Creatures of the Mind: Living With Schizophrenia

A first-person perspective on living with Schizophrenia.

By Kyle Abeysinghe | USA


Almost three years ago, the first of many voices declared its presence inside my head. It was an ordinary afternoon, and I was sitting alone in my bedroom, reading a book. At first, the voice was subtle, and I didn't react to it. I assumed it was someone speaking outside my room. But there it was again, a few moments later. Then again, some minutes after that. It became louder, louder, and louder until finally, I could no longer ignore it. It was next to me, behind me, above me. It was all around me. Expressing how it feels to hear a stranger’s voice echo within myself has proved to be a challenge, but simply put, I was utterly terrified. “What is this?” I asked myself, as a blanket of fear and anxiety smothered me.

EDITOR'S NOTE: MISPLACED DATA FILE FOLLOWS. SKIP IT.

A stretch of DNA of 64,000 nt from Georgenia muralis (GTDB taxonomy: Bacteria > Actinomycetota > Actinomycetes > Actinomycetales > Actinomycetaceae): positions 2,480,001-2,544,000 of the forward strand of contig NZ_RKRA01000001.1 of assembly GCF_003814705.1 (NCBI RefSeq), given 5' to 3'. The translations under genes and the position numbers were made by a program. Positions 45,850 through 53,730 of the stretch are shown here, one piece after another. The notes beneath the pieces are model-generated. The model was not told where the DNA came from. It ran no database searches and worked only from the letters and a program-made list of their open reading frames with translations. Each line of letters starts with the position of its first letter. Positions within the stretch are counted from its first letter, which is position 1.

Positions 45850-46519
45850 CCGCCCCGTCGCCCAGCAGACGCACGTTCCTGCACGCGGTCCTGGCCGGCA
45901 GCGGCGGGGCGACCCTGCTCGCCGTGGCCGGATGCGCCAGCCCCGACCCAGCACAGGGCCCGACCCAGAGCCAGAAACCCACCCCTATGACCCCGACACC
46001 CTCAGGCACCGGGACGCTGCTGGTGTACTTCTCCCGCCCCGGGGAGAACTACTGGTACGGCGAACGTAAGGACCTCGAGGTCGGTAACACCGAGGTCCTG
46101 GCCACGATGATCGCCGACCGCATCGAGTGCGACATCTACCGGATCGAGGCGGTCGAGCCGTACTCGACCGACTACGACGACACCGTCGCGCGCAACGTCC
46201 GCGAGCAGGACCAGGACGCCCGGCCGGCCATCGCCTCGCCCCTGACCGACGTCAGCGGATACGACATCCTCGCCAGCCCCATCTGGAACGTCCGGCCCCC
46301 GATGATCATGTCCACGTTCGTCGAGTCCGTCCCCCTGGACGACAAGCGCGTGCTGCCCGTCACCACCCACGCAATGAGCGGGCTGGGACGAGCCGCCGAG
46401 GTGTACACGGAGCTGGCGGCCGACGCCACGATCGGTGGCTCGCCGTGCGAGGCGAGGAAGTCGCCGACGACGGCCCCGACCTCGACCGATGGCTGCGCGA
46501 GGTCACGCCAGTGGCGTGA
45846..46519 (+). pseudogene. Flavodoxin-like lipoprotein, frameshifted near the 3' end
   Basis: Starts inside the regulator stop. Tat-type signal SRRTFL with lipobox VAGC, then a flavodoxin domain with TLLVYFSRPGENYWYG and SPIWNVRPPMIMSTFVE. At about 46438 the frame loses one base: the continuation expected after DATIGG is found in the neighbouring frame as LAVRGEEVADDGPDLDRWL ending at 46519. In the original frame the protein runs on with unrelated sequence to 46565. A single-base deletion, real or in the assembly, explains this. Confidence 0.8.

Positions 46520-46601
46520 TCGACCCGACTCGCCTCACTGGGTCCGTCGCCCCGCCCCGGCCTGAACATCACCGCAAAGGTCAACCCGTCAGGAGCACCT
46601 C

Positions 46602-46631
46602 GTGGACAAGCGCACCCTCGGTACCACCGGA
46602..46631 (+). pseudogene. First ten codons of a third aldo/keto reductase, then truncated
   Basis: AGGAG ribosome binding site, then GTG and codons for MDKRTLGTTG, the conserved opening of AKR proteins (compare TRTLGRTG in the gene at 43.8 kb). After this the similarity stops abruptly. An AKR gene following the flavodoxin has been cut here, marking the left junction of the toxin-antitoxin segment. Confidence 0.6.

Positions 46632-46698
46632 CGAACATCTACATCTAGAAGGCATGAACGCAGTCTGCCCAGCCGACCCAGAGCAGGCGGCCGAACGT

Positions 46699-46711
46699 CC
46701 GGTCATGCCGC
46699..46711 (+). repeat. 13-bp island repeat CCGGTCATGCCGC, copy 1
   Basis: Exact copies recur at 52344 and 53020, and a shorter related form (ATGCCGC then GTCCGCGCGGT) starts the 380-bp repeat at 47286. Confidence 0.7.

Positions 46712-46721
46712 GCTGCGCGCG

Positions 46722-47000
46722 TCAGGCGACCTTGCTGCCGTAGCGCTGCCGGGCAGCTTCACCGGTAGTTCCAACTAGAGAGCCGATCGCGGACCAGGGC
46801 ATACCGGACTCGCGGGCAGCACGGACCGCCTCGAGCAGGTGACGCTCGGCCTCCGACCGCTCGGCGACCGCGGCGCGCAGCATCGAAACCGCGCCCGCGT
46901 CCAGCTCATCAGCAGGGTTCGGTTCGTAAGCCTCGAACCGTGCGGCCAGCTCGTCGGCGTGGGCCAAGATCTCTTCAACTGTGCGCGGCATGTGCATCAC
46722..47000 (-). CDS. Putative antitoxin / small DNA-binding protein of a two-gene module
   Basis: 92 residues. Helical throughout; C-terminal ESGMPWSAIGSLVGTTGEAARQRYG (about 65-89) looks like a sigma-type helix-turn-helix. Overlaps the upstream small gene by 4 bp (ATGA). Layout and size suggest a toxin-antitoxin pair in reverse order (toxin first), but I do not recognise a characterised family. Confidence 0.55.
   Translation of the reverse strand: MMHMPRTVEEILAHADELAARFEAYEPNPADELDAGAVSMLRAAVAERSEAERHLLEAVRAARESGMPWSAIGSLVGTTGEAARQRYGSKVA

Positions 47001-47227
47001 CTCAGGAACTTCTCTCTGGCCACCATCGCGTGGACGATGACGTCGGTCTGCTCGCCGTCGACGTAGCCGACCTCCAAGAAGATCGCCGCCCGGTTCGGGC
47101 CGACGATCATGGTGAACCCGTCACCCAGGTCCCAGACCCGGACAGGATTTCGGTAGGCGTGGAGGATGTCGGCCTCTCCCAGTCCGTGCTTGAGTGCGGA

My heart rate began to quicken. My breath laboured. The hair on my arms stood on end. A chill ran down the length of my spine. I looked around my room and under my bed, thinking someone was attempting to pull an ill-advised prank on me, but there was nobody there. I was alone. My head began to spin as the world collapsed in on me, becoming smaller and smaller. Then suddenly, I was falling. The floor had opened up beneath me, and I was swallowed, plummeting into a panic-induced void. I had stepped foot into dangerous waters, and the more I searched for an explanation, the faster everything slipped away from me. It felt like my mind was caught in a vicious rip current. Huge, black waves churned around me as I was helplessly carried out to sea. Over and over, I was dragged down into the dark and icy depths, and just as my lungs were about to give, hauled back to the surface. Each breath I was allowed, was less than the last. What felt like an eternity of abuse came to an abrupt end when I found myself back on shore, heaving.